have fallen in love—with a book, a peninsula in Siberia, and most of all, with
its native Even people.
Earth, by Julia Phillips, opens with the abduction of two young white girls
from a beach in Petropavlovsk on Russia’s Kamchatka Peninsula. Their fate is
compared to an earlier tsunami that wiped out an entire town, while the
police’s vigorous search for them is contrasted with the earlier disappearance
of a native girl, whom they dismissed as a promiscuous runaway.
isolated from Western influences, Kamchatka is reeling from the collapse of the
Soviet Union and the currency devaluations that followed. Older people, who
still hang pictures of Stalin on their walls, wrestle with existential
questions about whether freedom was worth what they perceive as a breakdown in
values, while young adults resent their parents’ pensions, paid-for apartments,
and free university educations. Simmering underneath, like the fault lines
responsible for Kamchatka’s devastating earthquakes, lies a unique urban/ rural
divide: Petropavlovsk is largely white, while remote villages, including Esso
and its environs, constitute the traditional homes and grazing grounds of the
reindeer-herding Even people.
Told through a series of interlocking stories, Disappearing Earth focuses on the lives and relationships of Kamchatka’s women and how the girls’ abduction impacts them. These women struggle with husbands and boyfriends, their roles in life, and most of all, with how they can better themselves in a society that seeks to relegate them to chain-bound roles: dutiful daughter; slut; and housewife/mother. Under these constraints, how does any woman—native or white—manage to live an empowered life free from violence?
reindeer on their circuitous annual journeys, over the course of a year we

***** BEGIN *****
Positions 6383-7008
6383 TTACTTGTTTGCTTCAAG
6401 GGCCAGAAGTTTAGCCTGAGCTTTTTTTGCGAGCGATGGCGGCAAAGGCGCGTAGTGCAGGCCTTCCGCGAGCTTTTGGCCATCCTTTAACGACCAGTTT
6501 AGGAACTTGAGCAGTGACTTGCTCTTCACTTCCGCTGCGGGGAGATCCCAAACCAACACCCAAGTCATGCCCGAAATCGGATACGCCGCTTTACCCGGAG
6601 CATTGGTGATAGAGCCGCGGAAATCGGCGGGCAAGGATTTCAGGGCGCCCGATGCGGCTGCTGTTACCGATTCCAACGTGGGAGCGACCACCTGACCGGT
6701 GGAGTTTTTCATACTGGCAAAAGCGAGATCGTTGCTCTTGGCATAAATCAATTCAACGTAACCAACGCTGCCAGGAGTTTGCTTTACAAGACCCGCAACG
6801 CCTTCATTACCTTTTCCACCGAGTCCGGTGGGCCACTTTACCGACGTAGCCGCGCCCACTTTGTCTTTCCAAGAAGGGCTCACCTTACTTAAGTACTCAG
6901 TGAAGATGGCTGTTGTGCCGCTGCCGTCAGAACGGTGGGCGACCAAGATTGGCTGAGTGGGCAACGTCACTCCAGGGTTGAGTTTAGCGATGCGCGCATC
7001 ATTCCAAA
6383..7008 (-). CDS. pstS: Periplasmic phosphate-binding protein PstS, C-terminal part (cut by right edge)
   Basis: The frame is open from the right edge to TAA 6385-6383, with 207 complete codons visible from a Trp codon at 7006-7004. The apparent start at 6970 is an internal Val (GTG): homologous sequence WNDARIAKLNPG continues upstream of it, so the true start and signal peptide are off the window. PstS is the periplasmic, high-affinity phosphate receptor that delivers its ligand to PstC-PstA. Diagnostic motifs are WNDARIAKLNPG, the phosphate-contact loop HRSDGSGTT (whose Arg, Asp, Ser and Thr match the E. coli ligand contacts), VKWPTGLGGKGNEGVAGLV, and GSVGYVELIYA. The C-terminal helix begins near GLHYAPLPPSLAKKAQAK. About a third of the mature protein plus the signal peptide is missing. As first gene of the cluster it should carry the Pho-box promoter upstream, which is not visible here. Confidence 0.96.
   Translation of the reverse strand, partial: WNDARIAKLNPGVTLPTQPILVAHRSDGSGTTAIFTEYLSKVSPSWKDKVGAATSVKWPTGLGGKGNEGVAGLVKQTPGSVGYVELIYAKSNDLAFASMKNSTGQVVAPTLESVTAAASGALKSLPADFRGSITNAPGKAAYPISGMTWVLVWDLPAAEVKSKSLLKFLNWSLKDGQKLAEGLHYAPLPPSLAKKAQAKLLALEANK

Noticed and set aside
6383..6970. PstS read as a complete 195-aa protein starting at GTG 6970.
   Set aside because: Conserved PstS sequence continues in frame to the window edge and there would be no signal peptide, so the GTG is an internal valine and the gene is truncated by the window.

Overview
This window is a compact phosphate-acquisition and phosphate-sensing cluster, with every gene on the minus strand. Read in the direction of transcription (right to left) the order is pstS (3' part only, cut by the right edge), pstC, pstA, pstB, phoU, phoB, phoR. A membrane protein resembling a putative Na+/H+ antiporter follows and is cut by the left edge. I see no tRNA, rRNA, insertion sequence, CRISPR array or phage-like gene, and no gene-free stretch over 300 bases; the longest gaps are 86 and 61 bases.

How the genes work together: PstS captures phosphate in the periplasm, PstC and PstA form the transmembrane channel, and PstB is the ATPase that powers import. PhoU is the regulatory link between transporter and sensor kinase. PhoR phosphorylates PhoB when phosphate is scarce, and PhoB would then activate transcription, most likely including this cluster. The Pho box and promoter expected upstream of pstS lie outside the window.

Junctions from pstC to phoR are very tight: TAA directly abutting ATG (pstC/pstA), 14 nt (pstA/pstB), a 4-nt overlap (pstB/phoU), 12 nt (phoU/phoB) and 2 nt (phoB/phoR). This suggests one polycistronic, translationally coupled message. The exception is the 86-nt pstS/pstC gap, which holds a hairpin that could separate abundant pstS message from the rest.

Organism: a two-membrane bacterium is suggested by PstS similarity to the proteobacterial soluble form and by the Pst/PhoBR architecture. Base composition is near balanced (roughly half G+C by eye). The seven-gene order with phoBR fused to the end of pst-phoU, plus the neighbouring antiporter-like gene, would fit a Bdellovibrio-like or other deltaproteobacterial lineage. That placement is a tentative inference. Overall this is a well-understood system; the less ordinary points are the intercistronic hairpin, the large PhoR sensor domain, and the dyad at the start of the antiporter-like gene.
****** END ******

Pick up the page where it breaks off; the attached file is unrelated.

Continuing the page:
follow the compromises these women make with life. We meet a white housewife
who fetishizes impoverished native construction workers, simply to escape the
boredom of childcare. A native woman, caught between her traditional family and
the sneering snobbery of her university classmates, carries on relationships
with both a controlling Russian boyfriend and an intelligent native man who
understands the salmon dances of their people.
woman who lives the freest life is a lesbian who defies Russia’s dangerous
homophobia and shares an apartment in St. Petersburg with her lover. After a
painful break up, she returns to Kamchatka for a New Year’s Eve party, where
she reconciles with a girlhood friend whom she has never forgotten—and to whom
she has never before confided her homosexuality. Be careful, the friend
whispers. The police can hurt you.
writer, reading Disappearing Earth evoked a flitter of despair: I have never
hiked volcanoes, fumaroles, or glacier-carved lakes. I have never felt the
ground tremble under thousands of reindeer hooves. I have never counted the
stars in a Siberian night sky or heard the air hiss with the smoke of active
volcanoes. How can my stories compare?
I struggle to empower myself as a writer, I am so glad Julia Phillips brought
me into the world of Kamchatka and its brave, resourceful women.